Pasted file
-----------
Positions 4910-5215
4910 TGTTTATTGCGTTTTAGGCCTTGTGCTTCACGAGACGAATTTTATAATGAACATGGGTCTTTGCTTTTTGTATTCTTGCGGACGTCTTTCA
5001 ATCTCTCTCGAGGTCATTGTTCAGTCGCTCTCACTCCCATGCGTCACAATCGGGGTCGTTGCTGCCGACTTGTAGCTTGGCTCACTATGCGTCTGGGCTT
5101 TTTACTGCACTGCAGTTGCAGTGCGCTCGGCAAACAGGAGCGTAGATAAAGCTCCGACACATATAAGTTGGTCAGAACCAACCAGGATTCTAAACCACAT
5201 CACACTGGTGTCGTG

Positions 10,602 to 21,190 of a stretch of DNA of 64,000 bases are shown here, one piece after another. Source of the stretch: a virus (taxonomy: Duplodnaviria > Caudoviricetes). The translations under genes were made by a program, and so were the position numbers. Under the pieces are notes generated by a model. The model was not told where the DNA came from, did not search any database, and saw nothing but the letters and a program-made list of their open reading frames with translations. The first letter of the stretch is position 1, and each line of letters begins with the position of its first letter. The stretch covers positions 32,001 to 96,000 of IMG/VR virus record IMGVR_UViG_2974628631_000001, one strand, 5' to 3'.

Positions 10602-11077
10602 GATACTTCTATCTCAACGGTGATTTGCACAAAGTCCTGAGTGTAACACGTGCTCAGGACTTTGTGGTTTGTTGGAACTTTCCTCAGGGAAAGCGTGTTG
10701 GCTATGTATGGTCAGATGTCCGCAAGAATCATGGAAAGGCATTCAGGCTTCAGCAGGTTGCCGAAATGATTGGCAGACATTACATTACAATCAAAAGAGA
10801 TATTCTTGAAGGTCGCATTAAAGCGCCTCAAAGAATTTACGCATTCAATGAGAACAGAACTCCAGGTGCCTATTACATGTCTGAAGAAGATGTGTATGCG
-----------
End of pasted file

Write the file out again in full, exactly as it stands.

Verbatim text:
Positions 4910-5215
4910 TGTTTATTGCGTTTTAGGCCTTGTGCTTCACGAGACGAATTTTATAATGAACATGGGTCTTTGCTTTTTGTATTCTTGCGGACGTCTTTCA
5001 ATCTCTCTCGAGGTCATTGTTCAGTCGCTCTCACTCCCATGCGTCACAATCGGGGTCGTTGCTGCCGACTTGTAGCTTGGCTCACTATGCGTCTGGGCTT
5101 TTTACTGCACTGCAGTTGCAGTGCGCTCGGCAAACAGGAGCGTAGATAAAGCTCCGACACATATAAGTTGGTCAGAACCAACCAGGATTCTAAACCACAT
5201 CACACTGGTGTCGTG

Positions 10,602 to 21,190 of a stretch of DNA of 64,000 bases are shown here, one piece after another. Source of the stretch: a virus (taxonomy: Duplodnaviria > Caudoviricetes). The translations under genes were made by a program, and so were the position numbers. Under the pieces are notes generated by a model. The model was not told where the DNA came from, did not search any database, and saw nothing but the letters and a program-made list of their open reading frames with translations. The first letter of the stretch is position 1, and each line of letters begins with the position of its first letter. The stretch covers positions 32,001 to 96,000 of IMG/VR virus record IMGVR_UViG_2974628631_000001, one strand, 5' to 3'.

Positions 10602-11077
10602 GATACTTCTATCTCAACGGTGATTTGCACAAAGTCCTGAGTGTAACACGTGCTCAGGACTTTGTGGTTTGTTGGAACTTTCCTCAGGGAAAGCGTGTTG
10701 GCTATGTATGGTCAGATGTCCGCAAGAATCATGGAAAGGCATTCAGGCTTCAGCAGGTTGCCGAAATGATTGGCAGACATTACATTACAATCAAAAGAGA
10801 TATTCTTGAAGGTCGCATTAAAGCGCCTCAAAGAATTTACGCATTCAATGAGAACAGAACTCCAGGTGCCTATTACATGTCTGAAGAAGATGTGTATGCG